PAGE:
The Prague communique (pdf) states:

The GAC is of the view that decisions may have erred on the too-conservative side, in effect applying a more stringent test of confusability between Latin and non-Latin scripts than when undertaking a side by side comparison of Latin strings.

It goes on to ask ICANN to publish its criteria for evaluating the similarity of IDN ccTLDs, to create an appeals process, to publish its rationales for rejecting bids, and to revisit old decisions.

The communique states, as formal GAC Advice:

Recently refused IDNs, particularly those nominated by public or national authorities should be urgently re-considered in light of the above considerations.

This request instantly loses the GAC credibility points, in my view, casting it as little more than another special interest group focused on the goals of its members first and internet security second.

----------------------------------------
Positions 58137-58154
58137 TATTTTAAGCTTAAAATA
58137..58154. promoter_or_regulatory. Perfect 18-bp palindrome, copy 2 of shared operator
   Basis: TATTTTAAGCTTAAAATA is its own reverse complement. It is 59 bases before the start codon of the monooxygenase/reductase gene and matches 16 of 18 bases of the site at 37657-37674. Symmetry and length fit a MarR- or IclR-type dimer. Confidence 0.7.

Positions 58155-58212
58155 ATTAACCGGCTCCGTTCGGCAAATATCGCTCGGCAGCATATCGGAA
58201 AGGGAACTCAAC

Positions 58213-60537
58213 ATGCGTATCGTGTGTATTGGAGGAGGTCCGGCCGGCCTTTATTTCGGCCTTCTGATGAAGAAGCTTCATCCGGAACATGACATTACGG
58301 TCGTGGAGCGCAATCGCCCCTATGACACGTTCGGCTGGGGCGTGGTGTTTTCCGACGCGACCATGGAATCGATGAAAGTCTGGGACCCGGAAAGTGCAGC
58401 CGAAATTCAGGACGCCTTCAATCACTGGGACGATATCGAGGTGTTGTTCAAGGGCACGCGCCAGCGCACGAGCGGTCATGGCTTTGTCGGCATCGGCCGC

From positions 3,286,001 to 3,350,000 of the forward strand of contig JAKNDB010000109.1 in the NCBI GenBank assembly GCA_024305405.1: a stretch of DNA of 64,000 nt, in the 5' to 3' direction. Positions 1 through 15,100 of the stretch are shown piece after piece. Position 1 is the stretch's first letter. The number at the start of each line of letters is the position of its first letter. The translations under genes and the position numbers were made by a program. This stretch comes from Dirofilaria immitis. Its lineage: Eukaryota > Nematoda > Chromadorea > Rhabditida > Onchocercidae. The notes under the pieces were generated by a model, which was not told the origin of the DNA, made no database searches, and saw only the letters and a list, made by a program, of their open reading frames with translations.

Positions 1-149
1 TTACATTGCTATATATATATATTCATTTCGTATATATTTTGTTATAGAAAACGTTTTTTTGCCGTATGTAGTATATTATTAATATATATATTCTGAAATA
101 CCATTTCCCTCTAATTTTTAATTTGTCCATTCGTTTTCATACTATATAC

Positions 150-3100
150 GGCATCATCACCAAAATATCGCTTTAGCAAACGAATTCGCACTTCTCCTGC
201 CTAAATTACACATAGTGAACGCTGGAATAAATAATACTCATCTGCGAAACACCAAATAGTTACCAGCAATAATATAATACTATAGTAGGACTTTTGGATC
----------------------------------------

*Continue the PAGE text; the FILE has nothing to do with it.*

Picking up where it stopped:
To be clear, the GAC is appealing ICANN decisions that were designed to prevent phishing.

Greece’s application for .ελ,was rejected by ICANN last year due to its visual similarity with .EA, a non-existent – but potential future – ccTLD.

While there’s not much on the public record about the European case, I understand Eurid’s bid for a Greek version of .eu was blocked because it looks too much like Estonia’s EE.

Bulgarian IDN supporters have also been very vocal the last couple of years in opposition to ICANN’s decision to forbid .бг due to its alleged resemblance to Brazil’s .br.

While decent arguments can and have been made that some of these rulings were a little on the silly side, it’s hard to argue that they were made without the best of intentions.